Now we could get semi-serious. But should I try to rework this all on the computer or try something else?
Ship-It has a car cards operations version that allows you to download and print car card information and waybills based on your own set-up. However, at the Barrie train show (February, 2009), I found that Hobbyworx had all the Micro-Mark car cards operations boxes and paperwork.
On an impulse I bought the starter set and some extra cards. I decided the slow and tedious job of working out everything manually would help me sort through my problems.
My next step was to revisit John Armstrong's book on operations and then read Tony Koester's "Realistic Model Railroad Operation" (Model Railroader books) from cover to cover. What struck me was Tony's comment that trains don't start from yards.
Yards are used for sorting cars into blocks for destinations down the line while model railroaders (me included) tend to use yards to store cars. If they're stored, they're not making money and the idea is for prototype railroads to bring in revenue or they'll go bankrupt.
The second point that Tony impressed on me is that the object is to move people and goods from A to B and that A and B are seldom in the same operating division and may not be on the same railway!
It was now clear that one of my stumbling blocks was trying to move goods from shipper to receiver mainly on-line. There were not enough industries even if I faked some of them and "fiddled" cars on and off via shelves and drawers. Using the interchanges efficiently opened up new realms of possibilities.
Here's how I went about it.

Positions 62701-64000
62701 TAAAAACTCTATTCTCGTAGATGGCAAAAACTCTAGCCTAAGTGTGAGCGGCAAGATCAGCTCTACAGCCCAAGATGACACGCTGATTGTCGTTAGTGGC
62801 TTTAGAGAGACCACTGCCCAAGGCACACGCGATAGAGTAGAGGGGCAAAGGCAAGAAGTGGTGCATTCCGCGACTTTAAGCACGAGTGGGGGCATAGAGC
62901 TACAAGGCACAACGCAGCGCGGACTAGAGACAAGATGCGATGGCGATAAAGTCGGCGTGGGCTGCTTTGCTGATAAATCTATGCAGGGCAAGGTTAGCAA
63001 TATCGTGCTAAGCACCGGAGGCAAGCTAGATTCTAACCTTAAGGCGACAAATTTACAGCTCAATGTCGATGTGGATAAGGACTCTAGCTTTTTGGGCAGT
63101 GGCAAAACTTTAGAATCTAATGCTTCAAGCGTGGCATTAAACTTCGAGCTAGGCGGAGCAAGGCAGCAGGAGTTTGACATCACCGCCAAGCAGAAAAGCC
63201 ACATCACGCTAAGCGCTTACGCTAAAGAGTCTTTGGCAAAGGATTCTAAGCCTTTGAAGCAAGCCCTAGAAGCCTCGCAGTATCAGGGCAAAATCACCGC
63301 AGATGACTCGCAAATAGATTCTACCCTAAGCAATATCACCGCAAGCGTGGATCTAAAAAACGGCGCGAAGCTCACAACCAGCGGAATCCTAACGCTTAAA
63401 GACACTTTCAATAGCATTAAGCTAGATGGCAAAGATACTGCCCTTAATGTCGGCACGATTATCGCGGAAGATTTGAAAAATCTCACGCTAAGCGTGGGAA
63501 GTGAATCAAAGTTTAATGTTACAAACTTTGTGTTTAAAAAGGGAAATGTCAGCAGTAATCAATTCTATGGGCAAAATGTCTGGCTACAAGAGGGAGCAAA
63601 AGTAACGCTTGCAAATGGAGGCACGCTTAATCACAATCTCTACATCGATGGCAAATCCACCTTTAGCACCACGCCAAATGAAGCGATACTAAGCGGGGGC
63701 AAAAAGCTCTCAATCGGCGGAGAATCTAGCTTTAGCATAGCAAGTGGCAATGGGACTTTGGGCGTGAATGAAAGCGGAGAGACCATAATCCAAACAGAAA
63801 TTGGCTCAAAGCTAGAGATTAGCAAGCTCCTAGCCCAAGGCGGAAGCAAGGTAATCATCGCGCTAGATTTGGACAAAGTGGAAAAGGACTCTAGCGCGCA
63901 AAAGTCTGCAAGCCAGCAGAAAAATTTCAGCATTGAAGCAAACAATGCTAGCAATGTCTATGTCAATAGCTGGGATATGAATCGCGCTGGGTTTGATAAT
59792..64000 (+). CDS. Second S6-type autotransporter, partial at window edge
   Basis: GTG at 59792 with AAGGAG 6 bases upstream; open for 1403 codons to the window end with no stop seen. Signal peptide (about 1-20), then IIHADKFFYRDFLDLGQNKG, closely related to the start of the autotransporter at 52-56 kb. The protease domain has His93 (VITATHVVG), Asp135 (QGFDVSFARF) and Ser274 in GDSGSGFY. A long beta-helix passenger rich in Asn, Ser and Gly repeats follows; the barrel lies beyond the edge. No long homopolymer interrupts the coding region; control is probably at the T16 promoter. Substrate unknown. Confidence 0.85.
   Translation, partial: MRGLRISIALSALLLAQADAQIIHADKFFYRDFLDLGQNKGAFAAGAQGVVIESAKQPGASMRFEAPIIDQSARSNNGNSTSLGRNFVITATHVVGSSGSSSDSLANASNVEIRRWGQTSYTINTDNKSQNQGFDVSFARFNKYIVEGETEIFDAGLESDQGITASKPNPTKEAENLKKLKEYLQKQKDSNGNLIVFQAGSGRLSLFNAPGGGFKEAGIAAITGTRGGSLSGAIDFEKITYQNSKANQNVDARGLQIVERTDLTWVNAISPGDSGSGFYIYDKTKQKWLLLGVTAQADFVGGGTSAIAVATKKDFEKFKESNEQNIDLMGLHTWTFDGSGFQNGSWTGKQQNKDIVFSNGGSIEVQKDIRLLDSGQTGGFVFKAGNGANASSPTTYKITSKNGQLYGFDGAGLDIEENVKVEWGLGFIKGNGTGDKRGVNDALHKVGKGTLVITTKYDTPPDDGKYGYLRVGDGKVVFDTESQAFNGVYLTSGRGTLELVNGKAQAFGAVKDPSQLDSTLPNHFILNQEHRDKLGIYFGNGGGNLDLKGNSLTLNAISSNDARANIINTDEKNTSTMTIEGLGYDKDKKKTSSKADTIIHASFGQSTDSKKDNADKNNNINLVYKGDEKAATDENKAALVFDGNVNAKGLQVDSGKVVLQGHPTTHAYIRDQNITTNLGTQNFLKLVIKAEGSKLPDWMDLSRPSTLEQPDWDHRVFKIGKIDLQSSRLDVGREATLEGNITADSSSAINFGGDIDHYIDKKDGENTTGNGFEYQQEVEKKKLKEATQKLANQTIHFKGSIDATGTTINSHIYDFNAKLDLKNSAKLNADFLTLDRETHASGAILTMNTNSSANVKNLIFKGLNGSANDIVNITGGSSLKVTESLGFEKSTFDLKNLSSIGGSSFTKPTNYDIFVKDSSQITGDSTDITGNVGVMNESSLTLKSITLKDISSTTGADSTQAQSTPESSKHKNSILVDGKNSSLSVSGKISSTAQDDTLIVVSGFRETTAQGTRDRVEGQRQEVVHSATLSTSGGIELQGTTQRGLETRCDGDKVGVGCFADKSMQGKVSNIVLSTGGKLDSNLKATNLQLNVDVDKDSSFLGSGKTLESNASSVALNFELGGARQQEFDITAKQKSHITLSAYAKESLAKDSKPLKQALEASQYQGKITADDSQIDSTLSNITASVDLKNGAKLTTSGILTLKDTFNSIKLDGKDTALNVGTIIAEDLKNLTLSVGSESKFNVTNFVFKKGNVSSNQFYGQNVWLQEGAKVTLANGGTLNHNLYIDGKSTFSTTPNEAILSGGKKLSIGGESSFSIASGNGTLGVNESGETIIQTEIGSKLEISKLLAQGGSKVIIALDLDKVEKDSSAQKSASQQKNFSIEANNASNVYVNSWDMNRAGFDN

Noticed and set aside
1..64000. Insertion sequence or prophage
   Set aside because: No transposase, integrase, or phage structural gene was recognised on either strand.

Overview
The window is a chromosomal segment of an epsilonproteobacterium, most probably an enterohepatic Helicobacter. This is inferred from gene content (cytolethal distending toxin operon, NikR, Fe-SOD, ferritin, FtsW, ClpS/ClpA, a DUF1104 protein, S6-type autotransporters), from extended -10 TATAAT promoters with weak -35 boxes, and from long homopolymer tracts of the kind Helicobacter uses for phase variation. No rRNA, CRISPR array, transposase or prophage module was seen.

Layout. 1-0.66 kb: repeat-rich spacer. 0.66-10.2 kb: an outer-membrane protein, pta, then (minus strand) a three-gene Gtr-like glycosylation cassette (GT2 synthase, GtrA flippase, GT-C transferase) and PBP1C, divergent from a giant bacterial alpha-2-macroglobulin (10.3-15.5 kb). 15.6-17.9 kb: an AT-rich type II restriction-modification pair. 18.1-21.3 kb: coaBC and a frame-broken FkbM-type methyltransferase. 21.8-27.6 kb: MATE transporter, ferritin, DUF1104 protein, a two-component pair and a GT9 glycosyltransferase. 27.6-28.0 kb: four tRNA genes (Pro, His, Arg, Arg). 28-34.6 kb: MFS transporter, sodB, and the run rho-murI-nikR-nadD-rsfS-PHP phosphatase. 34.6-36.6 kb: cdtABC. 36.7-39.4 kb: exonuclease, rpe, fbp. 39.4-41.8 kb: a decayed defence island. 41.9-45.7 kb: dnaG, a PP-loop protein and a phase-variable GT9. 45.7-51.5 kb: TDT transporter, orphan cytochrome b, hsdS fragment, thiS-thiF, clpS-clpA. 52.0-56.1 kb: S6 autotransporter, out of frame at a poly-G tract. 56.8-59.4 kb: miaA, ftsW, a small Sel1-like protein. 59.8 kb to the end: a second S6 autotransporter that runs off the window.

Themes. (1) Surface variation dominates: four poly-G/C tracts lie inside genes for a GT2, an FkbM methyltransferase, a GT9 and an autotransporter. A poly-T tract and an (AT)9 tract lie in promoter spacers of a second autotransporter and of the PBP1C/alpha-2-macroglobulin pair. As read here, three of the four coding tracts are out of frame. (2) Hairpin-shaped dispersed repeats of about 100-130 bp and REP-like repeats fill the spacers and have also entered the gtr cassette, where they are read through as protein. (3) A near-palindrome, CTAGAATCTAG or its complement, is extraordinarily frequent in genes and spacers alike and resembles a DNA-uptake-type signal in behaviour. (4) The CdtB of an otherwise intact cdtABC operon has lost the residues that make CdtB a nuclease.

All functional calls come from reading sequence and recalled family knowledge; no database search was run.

I figured I needed a couple of dozen boxes around the layout. Micro-Mark boxes have three compartments. The basic idea is that cars moving to the left (north on the UNRR) have waybills in the left box, SETOUTS for the town in the center compartment, and waybills for cars moving right (south on the UNRR) go into the right-hand compartment. Tony suggested that yard tracks each have their own compartment numbered from (either side of) the mainline. This allows sorting cars or "classifying" them for each train.
Fellow Nottawasaga Model Railroad Club member, Bill Payne, came up with the idea of using "mahogany door skin" to fabricate the boxes using the Micro-Mark ones as a template. A sheet of door skin cost me about $10 at a local lumberyard. Bill cut out the pieces on his son's table saw and we got enough for about three dozen boxes from a sheet of door skin. The bottoms and ends were planed down from 1X2-inch pine until they were approximately the size of the ones from Micro-Mark. After gluing together with carpenter's glue they were given a coat of shellac.
Bill Neale describes his method of using baseball card holders instead of the Micro-Mark supplies and boxes in the February 2009 Model Railroader. The sizes are a little different.
The next steps were to:
(Mine were from 1951 when I bought the data sheets.)
I quickly learned to use a pencil and an eraser! Although this is a time-consuming task, it's really fascinating what you learn about railroads, cities, towns and commodity traffic.